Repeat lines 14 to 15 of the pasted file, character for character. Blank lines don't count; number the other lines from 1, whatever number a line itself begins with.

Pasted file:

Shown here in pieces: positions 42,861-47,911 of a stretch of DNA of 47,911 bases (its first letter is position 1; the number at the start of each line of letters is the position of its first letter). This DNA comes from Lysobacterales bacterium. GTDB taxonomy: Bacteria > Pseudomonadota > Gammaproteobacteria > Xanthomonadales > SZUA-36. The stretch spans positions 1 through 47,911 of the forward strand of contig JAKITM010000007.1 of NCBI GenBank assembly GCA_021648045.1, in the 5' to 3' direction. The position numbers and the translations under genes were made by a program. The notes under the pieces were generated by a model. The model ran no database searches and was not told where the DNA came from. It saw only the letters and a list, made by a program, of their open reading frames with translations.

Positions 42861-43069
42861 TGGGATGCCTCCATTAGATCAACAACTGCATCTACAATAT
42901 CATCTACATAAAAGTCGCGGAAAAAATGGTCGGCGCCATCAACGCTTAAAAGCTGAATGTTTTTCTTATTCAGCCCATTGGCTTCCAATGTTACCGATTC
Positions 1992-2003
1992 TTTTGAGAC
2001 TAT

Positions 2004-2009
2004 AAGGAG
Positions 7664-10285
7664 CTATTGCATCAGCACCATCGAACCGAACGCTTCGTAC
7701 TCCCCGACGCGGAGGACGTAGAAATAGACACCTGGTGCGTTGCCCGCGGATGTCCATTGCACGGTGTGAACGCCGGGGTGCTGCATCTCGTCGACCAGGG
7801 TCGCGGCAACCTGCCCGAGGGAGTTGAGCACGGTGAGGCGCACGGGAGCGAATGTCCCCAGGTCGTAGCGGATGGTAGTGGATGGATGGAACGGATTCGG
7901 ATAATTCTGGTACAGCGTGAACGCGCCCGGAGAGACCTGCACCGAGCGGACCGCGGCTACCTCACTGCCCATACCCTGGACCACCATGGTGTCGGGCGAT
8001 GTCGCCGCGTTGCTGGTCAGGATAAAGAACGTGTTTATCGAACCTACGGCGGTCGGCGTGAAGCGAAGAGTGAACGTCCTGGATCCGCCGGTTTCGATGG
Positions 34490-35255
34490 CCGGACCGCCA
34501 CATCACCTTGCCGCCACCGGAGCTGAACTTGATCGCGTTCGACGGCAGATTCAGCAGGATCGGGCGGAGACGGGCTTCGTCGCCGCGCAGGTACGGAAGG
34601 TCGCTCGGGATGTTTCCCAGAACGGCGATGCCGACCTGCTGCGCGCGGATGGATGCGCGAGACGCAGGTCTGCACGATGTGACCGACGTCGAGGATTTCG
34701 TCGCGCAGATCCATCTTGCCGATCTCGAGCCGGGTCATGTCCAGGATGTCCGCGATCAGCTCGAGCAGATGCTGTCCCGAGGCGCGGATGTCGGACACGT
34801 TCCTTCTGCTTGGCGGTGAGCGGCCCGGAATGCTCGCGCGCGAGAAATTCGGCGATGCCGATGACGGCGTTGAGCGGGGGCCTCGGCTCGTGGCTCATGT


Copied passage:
7901 ATAATTCTGGTACAGCGTGAACGCGCCCGGAGAGACCTGCACCGAGCGGACCGCGGCTACCTCACTGCCCATACCCTGGACCACCATGGTGTCGGGCGAT
8001 GTCGCCGCGTTGCTGGTCAGGATAAAGAACGTGTTTATCGAACCTACGGCGGTCGGCGTGAAGCGAAGAGTGAACGTCCTGGATCCGCCGGTTTCGATGG